Pagodane

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Pagodane
Stereo, skeletal formula of pagodane
Ball and stick model of pagodane
Identifiers
89683-62-5 YesY
ChemSpider 128087 YesY
Jmol-3D images Image
PubChem 145202
Properties
C20H20
Molar mass 260.37 g·mol−1
Density 1.629 g/ml
Structure
Point group D2h
Dipole moment 0 D
Except where noted otherwise, data is given for materials in their standard state (at 25 °C (77 °F), 100 kPa)
Infobox references

Pagodane is an organic compound with formula C
20
H
20
whose carbon skeleton was said to resemble a pagoda, hence the name. It is a polycyclic hydrocarbon whose molecule has the D2h point symmetry group. The compound is a highly crystalline solid that melts at 243 °C, is barely soluble in most organic solvents and moderately soluble in benzene and chloroform. It sublimes at low pressure.[1]

The name pagodane is used more generally for any member of a family of compounds whose molecular skeletons have the same 16-carbon central cage as the basic compound. Each member can be seen as the result of connecting eight atoms of this cage in pairs by four alkane chains. The general member is denoted [m.n.p.q]pagodane where m, n, p and q are the number of carbons of those four chains. The general formula is then C
16+s
H
12+2s
where s= m+n+p+q. In particular, the basic compound C
20
H
20
has those carbons connected by four methylene bridges (m=n=p=q=1), and its name within that family is therefore [1.1.1.1]pagodane.[1]

Synthesis and structure[edit]

The compound was first synthesized by H. Prinzbach et al. in 1987, by a 14-step sequence starting from isodrin.[1] In the process they also synthesized [2.2.1.1]pagodane C
22
H
24
and several derivatives.

Prinzbach and co-workers remarked that "the obvious need for [the short name 'pagodane'] can be readily understood in view of the von Baeyer/IUPAC and Chemical Abstracts nomenclature", undecacyclo[9.9.0.01,5.02,12.02,18.03,7.06,10.08,12.011,15.013,17.316,20]icosane.[1]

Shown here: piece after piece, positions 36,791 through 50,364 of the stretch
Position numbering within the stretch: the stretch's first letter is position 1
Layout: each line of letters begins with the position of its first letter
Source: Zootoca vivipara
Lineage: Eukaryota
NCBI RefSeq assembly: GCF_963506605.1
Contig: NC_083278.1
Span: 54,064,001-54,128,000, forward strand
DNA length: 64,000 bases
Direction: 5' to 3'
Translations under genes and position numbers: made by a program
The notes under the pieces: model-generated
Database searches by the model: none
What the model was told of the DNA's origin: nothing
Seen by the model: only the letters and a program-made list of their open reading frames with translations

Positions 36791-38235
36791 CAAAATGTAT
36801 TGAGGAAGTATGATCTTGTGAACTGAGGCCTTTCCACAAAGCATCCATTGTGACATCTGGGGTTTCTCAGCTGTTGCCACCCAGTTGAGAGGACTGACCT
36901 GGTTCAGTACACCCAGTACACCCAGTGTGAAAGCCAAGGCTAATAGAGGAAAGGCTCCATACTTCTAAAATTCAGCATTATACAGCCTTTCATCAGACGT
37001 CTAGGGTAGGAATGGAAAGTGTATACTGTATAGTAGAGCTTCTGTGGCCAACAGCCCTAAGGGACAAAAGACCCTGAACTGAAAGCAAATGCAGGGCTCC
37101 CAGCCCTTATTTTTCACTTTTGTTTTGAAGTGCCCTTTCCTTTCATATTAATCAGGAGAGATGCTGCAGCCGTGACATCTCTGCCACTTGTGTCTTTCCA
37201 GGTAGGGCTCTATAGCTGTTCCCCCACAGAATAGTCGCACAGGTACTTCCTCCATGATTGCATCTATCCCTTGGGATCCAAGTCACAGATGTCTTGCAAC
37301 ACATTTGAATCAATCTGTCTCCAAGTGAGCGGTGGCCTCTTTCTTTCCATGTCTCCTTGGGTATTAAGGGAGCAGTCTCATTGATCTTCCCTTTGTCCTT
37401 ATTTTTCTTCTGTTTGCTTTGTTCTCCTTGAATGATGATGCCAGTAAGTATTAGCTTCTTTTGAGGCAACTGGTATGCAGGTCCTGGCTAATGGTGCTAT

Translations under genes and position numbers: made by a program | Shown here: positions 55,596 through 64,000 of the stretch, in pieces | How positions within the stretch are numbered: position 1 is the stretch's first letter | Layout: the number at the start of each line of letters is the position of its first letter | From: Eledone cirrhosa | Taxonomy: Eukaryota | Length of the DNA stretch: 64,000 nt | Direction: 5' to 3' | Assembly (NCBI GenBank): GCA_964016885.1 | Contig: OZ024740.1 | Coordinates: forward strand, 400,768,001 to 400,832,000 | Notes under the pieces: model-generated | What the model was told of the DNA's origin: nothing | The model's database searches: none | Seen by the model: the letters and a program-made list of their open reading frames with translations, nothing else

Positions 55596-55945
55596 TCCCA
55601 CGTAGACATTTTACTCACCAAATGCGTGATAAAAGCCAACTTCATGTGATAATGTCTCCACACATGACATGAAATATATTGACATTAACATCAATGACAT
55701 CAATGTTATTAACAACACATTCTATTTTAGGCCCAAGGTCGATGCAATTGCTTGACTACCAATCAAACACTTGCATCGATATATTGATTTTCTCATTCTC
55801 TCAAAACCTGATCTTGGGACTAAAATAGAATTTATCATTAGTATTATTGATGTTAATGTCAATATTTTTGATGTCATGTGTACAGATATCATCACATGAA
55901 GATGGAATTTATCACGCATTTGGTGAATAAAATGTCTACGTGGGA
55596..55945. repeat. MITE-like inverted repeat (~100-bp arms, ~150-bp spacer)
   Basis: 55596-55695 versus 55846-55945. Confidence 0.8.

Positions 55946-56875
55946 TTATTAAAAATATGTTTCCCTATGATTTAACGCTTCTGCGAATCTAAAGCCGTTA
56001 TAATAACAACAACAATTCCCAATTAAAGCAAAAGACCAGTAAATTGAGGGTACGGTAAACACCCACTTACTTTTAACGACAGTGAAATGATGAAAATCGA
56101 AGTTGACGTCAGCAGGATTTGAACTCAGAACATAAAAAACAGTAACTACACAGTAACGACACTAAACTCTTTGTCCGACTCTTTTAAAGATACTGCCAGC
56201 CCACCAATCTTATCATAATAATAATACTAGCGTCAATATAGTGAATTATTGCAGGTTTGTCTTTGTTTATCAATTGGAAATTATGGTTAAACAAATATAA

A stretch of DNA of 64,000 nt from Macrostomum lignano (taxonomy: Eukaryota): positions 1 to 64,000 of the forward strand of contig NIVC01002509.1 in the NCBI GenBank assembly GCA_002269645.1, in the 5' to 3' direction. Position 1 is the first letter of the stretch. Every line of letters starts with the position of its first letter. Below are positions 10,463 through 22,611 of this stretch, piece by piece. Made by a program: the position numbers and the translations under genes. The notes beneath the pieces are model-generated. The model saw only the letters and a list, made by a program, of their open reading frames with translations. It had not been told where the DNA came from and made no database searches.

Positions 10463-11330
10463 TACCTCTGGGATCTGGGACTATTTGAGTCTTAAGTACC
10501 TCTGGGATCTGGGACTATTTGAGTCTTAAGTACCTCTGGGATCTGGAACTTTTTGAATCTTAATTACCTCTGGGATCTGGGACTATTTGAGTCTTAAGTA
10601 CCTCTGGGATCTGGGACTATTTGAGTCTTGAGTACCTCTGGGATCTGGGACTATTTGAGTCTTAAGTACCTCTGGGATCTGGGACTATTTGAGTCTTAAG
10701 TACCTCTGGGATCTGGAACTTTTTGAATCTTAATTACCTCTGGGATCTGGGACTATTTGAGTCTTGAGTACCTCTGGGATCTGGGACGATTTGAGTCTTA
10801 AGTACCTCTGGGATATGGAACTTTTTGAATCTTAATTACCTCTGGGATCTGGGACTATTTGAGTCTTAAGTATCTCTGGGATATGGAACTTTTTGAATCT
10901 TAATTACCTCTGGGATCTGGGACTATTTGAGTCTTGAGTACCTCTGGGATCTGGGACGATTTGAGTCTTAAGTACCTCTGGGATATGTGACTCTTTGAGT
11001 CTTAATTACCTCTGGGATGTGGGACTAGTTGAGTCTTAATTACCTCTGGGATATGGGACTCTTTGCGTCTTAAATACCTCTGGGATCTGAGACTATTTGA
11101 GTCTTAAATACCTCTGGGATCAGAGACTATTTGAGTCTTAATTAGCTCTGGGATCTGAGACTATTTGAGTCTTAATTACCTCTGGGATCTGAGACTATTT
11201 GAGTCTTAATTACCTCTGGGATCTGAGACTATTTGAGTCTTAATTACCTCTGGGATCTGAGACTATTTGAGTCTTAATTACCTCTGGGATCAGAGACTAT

Eight of pagodane's 20 carbon atoms (numbered 3,5,8,10,13,15,18, and 20) have an inverted tetrahedral geometry as in some propellanes – specifically, [2.2.1]propellane, whose carbon skeleton is a part of pagodane's.[1]

The overall synthesis can be summarized as follows: [1][2]

Synthesis of pagodane starting from isodrin

The scheme depicted here may be shortened to 14 one-pot operations with 24% overall yield. Yet, this variation requires the use of tetrachlorothiophenedioxide instead of tetrachloro-dimethoxycyclopentadiene in two of the early steps. While lesser steps and higher yield look attractive at first sight, this approach had to be given up due to high cost and restricted availability of the dioxide.[1]

Derivatives[edit]

Several derivatives are available, such as the diketone C
20
H
16
O
2
(melting point about 322 °C).[1]

Both [1.1.1.1]pagodane and [2.2.1.1]pagodane form divalent cations in SbF
5
/SO
2
ClF
. In these cations the electron deficiency is spread over the central cyclobutane ring.[3] These dications were the first examples to show the phenomenon of σ-bishomoaromaticity which was subsequently studied by the Prizbach group to great length.[4]

Pagodane is an isomer of dodecahedrane and can be chemically converted to it.[5][6]

References[edit]

  1. ^ a b c d e f g h Wolf-Dieter Fessner, Gottfried Sedelmeier, Paul R. Spurr, Grety Rihs, H. Prinzbach (1987), "Pagodane": the efficient synthesis of a novel, versatile molecular framework. J. Am. Chem. Soc., volume 109 issue 15, pp. 4626–42 doi:10.1021/ja00249a029
  2. ^ H. Prinzbach, F. Wahl, A. Weiler, P. Landenberger, J. Woerth, L.T. Scott, M. Gelmont, D. Olevano, F. Sommer, B. von Issendorff: C20 Carbon Clusters: Fullerene - Boat - Sheet Generation, Mass Selection, PE Characterization. Chem. Eur. J. 2006, 12, 6268-6280 | doi:10.1002/chem.200501611
  3. ^ G. K. Surya Prakash (1998), Investigations on intriguing long lived carbodications. Pure & Appl. Chem., volume 70 issue 10, pp. 2001–06. Online version at iupac.org accessed on 2010-01-14. doi:10.1351/pac199870102001
  4. ^ G.K.S. Prakash, V.V. Krishnamurthy, R. Herges, R. Bau, H. Yuan, G.A Olah, W.-D. Fessner, H. Prinzbach: [1.1.1.1]- and [2.2.1.1]Pagodane Dications: Frozen Two-Electron Woodward-Hoffmann Transition State Models. J. Am. Chem. Soc. 1988, 110, 7764-7772
  5. ^ Wolf-Dieter Fessner, Bulusu A. R. C. Murty, Horst Prinzbach (1987), The Pagodane Route to Dodecahedranes – Thermal, Reductive, and Oxidative Transformations of Pagodanes Angewandte Chemie International Edition in English Volume 26, Issue 5, pp. 451–52 doi:10.1002/anie.198704511
  6. ^ Wolf-Dieter Fessner, Bulusu A. R. C. Murty, Jürgen Wörth, Dieter Hunkler, Hans Fritz, Horst Prinzbach, Wolfgang D. Roth, Paul von Ragué Schleyer, Alan B. McEwen, Wilhelm F. Maier (1987), Dodecahedranes from [1.1.1.1]Pagodanes. Angewandte Chemie International Edition in English, Volume 26, Issue 5, pp. 452–54 doi:10.1002/anie.198704521